I've had a bit of a think about this and personally I can't see any way to achieve your goal with simple op-amp circuits alone. For me, there would have to be some form of decision making going on which is more the realm of DSPs.

I'll be interested to hear other people's suggestions?

By the way, I think you accidentally posted three times. Ooops!

Brian

#### ThermalRunaway

##### New Member
Hang on a second though, what if you were to run this signal through a voltage to frequency converter circuit first? Then feed it into an op-amp setup as a filter with low-end and high-end cut offs.

Just a thought.

Brian

#### ericgibbs

##### Well-Known Member
hi brian,

If he wants abrupt Gain transitions I was thinking along the lines of using a dual comparator window detector
that would run in 'parallel' to the main amp.

If the comp window was setup at the transition voltages it could switch in resistors on the input of the main amp,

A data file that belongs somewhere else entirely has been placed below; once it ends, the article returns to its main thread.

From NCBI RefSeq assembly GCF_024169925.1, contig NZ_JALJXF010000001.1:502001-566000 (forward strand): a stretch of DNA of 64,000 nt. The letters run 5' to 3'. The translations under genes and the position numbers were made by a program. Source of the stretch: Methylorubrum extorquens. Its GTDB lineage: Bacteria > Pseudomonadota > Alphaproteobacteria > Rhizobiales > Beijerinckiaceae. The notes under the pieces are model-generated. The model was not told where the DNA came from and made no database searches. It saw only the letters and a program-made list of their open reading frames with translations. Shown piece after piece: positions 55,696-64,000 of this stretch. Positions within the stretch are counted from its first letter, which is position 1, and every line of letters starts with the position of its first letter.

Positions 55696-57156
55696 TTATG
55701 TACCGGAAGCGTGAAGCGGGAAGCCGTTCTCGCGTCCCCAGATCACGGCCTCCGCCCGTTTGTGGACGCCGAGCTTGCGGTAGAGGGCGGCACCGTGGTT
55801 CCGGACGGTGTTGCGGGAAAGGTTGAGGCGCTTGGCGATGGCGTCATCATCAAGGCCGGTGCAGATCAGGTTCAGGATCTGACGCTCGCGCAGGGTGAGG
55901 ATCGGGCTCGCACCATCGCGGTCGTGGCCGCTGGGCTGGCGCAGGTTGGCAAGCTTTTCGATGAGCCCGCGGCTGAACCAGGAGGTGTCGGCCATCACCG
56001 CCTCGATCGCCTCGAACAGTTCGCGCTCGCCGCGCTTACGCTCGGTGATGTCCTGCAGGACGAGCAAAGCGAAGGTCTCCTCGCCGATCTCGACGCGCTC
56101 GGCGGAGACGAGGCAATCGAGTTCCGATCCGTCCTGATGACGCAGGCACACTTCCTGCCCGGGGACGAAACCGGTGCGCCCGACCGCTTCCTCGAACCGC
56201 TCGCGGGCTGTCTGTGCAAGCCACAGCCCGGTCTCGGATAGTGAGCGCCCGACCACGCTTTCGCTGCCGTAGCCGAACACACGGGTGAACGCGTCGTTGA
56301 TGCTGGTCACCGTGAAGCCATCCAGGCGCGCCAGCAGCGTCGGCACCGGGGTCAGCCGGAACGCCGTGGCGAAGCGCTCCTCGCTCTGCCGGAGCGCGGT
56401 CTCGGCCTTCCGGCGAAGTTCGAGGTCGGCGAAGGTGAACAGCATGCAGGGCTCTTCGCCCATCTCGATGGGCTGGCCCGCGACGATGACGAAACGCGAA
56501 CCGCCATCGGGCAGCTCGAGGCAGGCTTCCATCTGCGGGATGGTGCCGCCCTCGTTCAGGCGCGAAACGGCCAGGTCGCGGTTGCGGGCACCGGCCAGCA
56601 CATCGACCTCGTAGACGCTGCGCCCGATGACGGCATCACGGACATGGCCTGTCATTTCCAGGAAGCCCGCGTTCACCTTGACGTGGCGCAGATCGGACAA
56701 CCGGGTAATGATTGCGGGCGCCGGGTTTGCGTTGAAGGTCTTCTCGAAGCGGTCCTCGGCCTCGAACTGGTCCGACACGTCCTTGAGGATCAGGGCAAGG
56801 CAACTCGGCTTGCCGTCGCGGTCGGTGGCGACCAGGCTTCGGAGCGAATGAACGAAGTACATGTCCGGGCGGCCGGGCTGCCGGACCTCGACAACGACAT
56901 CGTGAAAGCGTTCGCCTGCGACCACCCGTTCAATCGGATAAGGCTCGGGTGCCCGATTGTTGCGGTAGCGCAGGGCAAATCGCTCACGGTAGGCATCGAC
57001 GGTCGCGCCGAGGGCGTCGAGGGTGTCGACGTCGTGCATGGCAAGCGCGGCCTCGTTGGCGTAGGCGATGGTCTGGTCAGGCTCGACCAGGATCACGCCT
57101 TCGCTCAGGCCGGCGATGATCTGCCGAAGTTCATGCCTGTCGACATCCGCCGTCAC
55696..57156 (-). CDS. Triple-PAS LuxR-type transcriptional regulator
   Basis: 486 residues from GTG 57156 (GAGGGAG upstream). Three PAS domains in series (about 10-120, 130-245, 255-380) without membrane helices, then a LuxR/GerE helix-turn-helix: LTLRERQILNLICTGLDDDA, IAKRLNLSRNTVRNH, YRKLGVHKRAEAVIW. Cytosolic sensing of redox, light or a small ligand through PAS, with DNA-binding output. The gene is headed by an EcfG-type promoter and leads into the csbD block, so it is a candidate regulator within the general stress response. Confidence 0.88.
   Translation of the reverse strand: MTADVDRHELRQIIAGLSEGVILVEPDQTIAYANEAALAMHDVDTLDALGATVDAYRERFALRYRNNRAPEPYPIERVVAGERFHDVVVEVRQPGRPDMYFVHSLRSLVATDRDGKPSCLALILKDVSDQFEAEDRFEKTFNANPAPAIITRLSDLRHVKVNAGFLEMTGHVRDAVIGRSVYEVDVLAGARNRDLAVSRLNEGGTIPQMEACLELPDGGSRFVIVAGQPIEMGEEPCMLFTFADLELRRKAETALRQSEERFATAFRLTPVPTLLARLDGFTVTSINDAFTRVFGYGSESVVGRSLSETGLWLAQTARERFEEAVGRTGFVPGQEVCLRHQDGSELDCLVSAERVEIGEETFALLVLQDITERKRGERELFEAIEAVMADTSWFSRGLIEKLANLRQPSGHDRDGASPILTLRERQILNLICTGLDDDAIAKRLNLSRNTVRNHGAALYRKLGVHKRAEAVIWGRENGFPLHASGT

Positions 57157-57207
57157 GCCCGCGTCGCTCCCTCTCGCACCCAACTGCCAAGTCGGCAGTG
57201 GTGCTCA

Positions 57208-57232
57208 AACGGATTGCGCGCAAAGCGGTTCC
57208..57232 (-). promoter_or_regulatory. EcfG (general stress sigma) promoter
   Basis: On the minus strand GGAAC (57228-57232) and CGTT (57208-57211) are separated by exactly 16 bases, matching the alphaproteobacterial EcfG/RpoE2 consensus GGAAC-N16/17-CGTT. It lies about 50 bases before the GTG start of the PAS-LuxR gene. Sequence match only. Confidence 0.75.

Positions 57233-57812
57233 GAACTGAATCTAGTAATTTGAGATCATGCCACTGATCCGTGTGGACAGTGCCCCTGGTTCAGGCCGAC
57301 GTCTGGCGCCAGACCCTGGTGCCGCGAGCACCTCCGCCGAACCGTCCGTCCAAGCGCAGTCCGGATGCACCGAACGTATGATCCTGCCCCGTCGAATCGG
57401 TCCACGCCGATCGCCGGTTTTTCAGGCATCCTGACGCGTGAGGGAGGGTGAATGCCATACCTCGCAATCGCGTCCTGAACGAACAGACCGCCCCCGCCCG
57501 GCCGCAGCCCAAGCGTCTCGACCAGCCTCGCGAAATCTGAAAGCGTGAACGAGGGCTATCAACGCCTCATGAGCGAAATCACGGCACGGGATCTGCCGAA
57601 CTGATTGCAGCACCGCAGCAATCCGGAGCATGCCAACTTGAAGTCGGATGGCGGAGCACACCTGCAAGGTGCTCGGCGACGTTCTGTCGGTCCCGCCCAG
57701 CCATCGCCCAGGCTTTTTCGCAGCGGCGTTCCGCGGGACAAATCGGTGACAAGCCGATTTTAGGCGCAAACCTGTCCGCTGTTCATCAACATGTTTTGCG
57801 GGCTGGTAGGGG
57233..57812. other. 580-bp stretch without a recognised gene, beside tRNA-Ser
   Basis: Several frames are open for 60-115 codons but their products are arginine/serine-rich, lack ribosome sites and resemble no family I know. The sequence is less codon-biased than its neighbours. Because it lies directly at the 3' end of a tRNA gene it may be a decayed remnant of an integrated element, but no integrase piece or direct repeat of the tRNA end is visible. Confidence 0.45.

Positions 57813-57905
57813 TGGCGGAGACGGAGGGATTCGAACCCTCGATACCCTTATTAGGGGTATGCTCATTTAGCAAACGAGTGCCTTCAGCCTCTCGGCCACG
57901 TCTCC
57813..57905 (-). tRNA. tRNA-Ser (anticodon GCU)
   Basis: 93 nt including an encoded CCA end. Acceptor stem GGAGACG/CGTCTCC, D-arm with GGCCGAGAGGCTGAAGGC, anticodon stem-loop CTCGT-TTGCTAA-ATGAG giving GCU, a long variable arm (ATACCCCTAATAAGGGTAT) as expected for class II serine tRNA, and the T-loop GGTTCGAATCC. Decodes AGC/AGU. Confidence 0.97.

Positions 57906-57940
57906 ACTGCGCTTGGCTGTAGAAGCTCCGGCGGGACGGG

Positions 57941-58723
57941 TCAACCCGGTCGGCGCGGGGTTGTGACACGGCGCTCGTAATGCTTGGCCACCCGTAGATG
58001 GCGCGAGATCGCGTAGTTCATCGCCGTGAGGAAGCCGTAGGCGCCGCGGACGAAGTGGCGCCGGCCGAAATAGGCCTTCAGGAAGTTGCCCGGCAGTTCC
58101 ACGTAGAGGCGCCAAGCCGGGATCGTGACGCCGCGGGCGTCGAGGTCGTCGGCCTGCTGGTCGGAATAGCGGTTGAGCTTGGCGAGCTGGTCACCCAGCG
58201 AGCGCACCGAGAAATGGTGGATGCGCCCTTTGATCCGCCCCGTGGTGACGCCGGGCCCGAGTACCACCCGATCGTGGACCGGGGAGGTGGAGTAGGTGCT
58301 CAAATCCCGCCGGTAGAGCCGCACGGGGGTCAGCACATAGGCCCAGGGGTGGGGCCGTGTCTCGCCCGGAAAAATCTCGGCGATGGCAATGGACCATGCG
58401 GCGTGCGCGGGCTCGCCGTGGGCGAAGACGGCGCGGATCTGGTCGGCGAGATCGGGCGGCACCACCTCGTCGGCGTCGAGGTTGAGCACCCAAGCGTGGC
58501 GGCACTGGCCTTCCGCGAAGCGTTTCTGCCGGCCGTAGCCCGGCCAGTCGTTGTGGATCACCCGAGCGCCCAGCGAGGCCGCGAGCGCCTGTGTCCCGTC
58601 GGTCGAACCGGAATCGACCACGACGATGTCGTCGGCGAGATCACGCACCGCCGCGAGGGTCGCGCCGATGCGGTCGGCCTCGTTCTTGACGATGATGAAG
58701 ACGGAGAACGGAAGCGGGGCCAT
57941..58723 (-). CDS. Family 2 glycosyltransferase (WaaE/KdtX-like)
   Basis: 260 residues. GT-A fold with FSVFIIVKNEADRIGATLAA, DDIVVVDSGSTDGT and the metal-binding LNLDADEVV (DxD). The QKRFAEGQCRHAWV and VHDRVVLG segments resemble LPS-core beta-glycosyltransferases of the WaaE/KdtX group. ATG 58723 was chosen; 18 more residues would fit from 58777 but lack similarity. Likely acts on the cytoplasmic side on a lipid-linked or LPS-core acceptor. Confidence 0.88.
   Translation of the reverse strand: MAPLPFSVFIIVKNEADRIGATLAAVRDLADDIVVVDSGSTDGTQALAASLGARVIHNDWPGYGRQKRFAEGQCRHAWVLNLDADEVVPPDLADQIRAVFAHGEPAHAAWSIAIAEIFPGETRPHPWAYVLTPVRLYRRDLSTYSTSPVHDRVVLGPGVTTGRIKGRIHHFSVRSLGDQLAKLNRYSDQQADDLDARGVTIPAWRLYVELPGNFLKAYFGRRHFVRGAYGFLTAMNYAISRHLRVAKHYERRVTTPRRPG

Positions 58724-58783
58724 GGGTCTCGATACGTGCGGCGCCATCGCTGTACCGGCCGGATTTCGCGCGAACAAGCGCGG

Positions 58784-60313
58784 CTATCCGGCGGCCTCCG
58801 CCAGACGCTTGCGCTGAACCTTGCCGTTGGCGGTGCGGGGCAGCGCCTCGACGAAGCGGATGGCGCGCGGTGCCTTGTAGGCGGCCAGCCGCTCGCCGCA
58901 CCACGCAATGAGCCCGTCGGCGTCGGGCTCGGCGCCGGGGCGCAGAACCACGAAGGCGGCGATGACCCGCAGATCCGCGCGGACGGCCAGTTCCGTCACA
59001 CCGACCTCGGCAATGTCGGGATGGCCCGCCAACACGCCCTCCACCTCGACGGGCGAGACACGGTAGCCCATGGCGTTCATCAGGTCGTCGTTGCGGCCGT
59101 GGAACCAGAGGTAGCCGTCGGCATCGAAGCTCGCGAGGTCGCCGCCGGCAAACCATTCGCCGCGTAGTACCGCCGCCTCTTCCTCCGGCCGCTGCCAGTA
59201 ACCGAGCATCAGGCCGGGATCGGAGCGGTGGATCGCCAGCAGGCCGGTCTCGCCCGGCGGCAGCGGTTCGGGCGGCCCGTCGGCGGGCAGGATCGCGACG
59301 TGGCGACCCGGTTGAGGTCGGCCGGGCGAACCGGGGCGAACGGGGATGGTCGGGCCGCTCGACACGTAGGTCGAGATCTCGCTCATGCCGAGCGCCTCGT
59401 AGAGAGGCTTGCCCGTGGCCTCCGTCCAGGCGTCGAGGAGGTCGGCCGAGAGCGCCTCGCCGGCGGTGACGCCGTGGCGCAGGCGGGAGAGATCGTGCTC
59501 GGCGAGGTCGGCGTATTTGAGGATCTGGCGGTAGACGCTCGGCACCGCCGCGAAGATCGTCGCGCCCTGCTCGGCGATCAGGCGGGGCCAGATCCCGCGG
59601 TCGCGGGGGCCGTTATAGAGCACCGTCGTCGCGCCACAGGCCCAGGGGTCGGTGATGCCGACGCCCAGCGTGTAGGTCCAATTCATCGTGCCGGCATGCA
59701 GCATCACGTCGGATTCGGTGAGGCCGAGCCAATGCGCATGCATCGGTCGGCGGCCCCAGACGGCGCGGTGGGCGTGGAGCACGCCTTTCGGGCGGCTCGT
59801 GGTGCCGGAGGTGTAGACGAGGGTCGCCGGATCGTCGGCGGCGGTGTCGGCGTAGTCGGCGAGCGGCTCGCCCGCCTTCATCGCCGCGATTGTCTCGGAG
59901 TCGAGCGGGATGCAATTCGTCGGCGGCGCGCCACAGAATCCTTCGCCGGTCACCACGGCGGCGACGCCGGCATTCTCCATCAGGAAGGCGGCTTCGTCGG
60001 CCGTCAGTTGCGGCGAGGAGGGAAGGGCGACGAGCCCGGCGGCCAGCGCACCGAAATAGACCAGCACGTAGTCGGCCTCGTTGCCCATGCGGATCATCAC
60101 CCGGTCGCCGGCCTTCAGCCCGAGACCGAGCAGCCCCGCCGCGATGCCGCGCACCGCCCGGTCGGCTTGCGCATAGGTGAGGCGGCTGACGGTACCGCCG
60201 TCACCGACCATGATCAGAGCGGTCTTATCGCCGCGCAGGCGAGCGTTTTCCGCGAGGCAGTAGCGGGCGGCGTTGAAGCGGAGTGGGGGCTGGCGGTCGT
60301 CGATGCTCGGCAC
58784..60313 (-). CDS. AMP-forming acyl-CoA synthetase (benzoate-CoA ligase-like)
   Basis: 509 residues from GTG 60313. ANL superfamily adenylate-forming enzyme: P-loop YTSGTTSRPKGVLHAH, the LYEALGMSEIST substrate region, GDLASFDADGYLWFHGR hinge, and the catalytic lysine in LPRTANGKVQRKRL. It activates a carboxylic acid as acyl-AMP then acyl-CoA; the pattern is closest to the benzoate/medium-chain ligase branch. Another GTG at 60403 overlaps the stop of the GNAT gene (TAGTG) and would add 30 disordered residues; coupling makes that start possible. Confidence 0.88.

using FET's..

He may want a gradual change in Gain, he hasnt replied.

Regards

#### ThermalRunaway

##### New Member
Eric,

Yes that is a bit of a grey area. The graph seems to show a gradual transition though so I'm tending to sway towards that for the moment. You do have a good idea though and it may well prove to be far simpler than mine. I always think the KISS way is best (Keep It Simple, Stupid).

I was thinking of using a colpitts oscillator with varicaps which would alter the output frequency in response to a change in voltage. The output of the oscillator could then be fed into an Op-Amp filter with cut off points set where he wants the gain to fall off.